Are big changes coming to Toronto’s Airbnb scene?  According to the City of Toronto, we’ll know more in December. 

New Ruling

On November 18th, LPAT upheld the decision by City Council to regulate short-term rentals in Toronto. 

Who is LPAT?

The Local Planning Appeal Tribunal (LPAT) is an adjudicative tribunal that hears cases and makes decisions on land use planning issues and other matters. 

So what exactly does this mean?  Basically, the City will have the right to regulate short-term rentals across the city. 

Key Points of the New Rules

Short-term rentals are permitted across the city in all housing types.  People can host short-term rentals in their principal residence only, and both homeowners and tenants can participate.  People can rent up to three bedrooms or an entire residence, and people who live in secondary suites can also participate in providing it is their principal residence.  An entire home can be rented for short term rental if the owner or tenant is away— to a maximum of 180 nights per year.  People who rent their homes short term must register with the City and pay $50.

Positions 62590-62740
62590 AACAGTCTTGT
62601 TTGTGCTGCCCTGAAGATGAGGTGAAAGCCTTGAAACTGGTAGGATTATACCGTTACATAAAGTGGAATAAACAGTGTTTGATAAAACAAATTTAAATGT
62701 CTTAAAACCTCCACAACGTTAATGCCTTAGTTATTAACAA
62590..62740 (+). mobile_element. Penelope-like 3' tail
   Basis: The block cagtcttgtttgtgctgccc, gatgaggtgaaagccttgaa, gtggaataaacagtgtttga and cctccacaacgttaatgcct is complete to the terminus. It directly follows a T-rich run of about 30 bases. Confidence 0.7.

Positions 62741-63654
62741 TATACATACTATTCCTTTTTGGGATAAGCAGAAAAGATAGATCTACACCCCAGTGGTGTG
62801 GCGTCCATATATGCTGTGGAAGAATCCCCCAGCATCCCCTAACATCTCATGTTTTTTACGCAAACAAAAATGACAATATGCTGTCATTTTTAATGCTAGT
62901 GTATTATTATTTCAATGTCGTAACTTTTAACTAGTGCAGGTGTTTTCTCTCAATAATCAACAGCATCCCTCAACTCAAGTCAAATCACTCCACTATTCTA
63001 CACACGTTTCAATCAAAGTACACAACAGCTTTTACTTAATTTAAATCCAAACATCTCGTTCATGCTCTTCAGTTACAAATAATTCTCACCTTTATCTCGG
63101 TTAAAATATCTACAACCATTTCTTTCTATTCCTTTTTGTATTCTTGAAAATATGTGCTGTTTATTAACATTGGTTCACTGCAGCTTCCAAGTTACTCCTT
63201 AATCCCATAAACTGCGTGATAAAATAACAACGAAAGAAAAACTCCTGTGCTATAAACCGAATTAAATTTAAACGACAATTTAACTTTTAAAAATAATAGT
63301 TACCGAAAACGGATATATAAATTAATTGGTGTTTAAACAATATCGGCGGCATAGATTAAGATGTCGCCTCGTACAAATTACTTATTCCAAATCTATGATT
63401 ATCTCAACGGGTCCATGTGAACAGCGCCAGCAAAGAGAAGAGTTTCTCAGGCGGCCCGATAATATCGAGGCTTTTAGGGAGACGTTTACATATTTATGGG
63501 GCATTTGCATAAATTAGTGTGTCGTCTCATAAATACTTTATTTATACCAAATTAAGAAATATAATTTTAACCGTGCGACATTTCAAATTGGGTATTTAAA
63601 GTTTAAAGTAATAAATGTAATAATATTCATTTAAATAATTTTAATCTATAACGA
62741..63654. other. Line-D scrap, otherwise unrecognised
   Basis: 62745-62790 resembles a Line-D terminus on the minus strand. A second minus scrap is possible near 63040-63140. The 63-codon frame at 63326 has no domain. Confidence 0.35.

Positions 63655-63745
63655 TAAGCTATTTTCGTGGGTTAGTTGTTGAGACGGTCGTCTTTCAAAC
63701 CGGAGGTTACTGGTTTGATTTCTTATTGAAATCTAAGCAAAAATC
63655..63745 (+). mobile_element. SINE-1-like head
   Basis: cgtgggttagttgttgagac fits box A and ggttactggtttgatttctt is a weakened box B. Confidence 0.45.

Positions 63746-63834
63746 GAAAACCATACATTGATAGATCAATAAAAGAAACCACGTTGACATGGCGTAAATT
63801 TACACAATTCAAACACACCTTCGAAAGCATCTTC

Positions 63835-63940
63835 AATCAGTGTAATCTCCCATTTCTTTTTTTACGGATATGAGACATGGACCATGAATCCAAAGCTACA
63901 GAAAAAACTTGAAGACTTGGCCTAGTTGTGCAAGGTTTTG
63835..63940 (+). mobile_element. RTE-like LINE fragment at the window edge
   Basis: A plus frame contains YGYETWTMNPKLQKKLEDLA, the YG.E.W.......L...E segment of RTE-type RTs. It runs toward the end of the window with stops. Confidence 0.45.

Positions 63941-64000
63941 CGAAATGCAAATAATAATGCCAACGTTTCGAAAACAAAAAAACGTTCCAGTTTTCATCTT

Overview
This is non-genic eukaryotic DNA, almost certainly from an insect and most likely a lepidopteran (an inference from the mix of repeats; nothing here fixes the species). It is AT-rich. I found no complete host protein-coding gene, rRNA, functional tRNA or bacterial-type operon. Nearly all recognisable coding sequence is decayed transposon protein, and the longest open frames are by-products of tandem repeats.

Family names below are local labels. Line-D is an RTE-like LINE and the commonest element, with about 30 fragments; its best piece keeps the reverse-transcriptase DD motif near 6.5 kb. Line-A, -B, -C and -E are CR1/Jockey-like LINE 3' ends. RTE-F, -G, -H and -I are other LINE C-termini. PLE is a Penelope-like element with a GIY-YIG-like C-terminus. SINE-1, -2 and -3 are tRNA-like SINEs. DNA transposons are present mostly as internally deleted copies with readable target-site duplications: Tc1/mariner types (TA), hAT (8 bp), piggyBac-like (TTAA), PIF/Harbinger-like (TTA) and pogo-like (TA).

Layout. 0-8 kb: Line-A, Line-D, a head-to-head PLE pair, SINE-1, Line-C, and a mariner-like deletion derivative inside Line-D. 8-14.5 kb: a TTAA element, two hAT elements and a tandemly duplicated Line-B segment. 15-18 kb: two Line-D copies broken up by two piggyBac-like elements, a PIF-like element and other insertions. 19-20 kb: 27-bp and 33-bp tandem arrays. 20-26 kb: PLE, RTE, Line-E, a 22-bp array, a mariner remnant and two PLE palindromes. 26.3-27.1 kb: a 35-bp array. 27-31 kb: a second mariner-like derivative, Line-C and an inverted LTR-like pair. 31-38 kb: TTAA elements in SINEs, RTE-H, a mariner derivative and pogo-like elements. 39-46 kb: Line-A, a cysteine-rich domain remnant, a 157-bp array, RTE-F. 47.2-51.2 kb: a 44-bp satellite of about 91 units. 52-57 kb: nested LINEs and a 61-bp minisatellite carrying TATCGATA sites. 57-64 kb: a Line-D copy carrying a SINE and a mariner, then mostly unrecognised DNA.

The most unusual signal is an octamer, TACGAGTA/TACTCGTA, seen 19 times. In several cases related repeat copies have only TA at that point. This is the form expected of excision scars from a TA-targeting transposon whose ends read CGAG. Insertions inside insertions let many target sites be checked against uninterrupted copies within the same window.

Companies such as Airbnb must pay a one-time license application fee of $5,000 plus $1 for each night booked through the company.  People doing short-term rentals must pay a 4% Municipal Accommodation Tax (MAT) on all rentals less than 28 consecutive days.

The City has not announced how it intends to enforce the new rules, but we’ll stay tuned for more information. 

The jury is still out on whether this will help with the issue of affordability, and whether it will increase the supply of Toronto rentals.  I’m mixed on whether this will have a measurable impact on whether Landlords return their secondary suites to the long-term rental market.  I guess only time will tell!

For more information on this issue, and to stay in the loop, click here